Larry Winget: Well I start out with the premise. The premise, to me, is the most important thing that you have to know going in. It’s the problem as you see it. So I write down the problem as I see it. That is the premise for my book. Once I’ve identified the problem as I see it then I start going through what would I say are the solutions to this problem? And then I… and those become the chapters and then as I begin to just gather information – I’m a storyteller. As a professional speaker I stand on stage and tell stories. I’m good at telling a story that will captivate. I’m not so good at just throwing out facts and figures and education and all that. I tell stories to captivate, that give people… that touch people emotionally.
I remember reading Stephen King, On Writing, and it’s one of the best books anybody could ever read who wants to write a book, where he said don’t educate people; touch them emotionally. Remember that people want to be scared or they want to be made happy or they want to be made sad. There are four basic emotions – mad, sad, glad and scared. And if you touch those emotions then you can grab your audience, your reader. So I tell stories that touch people. So I think about my premise then I think about my solutions then I start identifying all of the stories that I can think of in my life and those that I can find in the lives of other people I know and weave those into my solutions. And then I come up with a basic summary at the end that sort of says if we all did this the world would be a better place, you know. Put a little bow on it and kick them out the door and go write another book.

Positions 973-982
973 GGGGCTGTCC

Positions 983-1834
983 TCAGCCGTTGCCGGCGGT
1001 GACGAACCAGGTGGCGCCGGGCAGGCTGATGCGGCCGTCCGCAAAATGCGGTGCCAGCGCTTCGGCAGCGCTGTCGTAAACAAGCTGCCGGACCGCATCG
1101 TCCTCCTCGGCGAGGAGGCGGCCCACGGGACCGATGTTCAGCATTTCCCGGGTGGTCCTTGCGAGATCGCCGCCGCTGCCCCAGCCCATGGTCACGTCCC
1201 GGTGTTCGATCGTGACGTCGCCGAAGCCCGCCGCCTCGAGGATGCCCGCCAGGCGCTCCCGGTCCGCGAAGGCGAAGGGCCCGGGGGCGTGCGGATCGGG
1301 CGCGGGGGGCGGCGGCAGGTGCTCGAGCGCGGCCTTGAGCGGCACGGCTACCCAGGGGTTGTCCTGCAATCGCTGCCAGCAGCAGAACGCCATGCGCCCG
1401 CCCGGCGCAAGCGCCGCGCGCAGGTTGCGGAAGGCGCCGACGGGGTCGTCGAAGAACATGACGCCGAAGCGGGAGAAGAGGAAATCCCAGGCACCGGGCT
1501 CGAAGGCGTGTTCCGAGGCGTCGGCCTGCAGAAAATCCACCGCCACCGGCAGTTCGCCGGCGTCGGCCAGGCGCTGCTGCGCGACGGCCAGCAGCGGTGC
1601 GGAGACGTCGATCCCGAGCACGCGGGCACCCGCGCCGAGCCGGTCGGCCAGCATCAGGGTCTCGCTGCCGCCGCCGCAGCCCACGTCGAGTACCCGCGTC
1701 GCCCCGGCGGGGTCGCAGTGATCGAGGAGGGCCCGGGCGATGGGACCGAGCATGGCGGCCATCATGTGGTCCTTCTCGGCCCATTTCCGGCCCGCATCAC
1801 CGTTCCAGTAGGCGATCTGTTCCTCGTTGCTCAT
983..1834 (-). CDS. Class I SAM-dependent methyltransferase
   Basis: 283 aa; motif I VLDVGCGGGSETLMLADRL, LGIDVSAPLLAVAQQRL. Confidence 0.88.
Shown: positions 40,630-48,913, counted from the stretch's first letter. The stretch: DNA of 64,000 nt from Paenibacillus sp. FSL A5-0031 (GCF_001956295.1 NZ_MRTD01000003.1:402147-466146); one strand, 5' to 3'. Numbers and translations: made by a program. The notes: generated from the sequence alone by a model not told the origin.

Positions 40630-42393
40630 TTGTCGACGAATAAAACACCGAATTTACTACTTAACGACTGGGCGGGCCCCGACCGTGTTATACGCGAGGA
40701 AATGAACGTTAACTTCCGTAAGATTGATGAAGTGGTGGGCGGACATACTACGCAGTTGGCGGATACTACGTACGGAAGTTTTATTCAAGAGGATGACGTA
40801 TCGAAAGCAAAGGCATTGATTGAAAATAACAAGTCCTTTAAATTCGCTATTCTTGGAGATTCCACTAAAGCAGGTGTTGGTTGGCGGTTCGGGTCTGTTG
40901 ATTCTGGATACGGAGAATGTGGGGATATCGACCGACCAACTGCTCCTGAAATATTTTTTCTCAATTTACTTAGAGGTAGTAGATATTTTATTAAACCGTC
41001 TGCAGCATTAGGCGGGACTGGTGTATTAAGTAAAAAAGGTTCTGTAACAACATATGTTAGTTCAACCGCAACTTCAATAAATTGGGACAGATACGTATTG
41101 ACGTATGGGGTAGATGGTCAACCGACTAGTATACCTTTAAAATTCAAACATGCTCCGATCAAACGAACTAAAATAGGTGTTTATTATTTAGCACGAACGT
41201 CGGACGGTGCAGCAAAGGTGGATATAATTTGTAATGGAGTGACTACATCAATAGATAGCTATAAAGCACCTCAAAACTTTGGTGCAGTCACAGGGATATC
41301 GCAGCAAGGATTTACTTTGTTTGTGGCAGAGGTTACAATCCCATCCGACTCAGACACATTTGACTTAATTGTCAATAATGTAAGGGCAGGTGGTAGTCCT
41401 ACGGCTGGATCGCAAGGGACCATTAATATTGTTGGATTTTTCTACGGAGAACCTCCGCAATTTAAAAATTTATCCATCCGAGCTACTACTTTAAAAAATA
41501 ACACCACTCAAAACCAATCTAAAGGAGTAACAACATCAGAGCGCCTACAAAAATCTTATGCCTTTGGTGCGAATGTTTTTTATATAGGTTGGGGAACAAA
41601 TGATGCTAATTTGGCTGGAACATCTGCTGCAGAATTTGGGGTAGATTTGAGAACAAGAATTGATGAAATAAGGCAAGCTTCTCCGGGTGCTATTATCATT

Tim Knox: Right, and that’s one of the things that I like about your books. You’re not preaching. You’re not just standing up at the pulpit. You are actually offering up the stories if you will, which can be considered real world examples. It’s almost like an Aesop’s fable.
Larry Winget: Yeah, and I appreciate that. I think that people have to have a story. When you tell a story, most people are not good storytellers because they think it’s about them. You have to make your story, whatever story it is you’re telling, their story. So you have to get good at telling a story so they can identify themselves in your story. I don’t think everybody’s able to do that very well. I sort of perfected that art. No matter what I’m talking about, I can involve you into the story where you think it’s you doing it. You’re living it. I can remind you of things that went on in your life so you go, man I had that happen to me. I’ve been there. I’ve done that. This is my story. I tell people who speak and who write – people don’t give a damn about you and they don’t give a damn about your story and they don’t give a damn about your content. They only give a damn that you, your content, your story can bring value to them.
Tim Knox: Right.
Larry Winget: So you’ve got to think in terms of the value you bring to them in your writing, in your storytelling, all of it.
Tim Knox: Do you think that’s one of the mistakes a lot of writers make, especially the ones that are trying to write personal development books? Rather than trying to come up with a story or something that touches the emotion, they just want to preach and get their message across.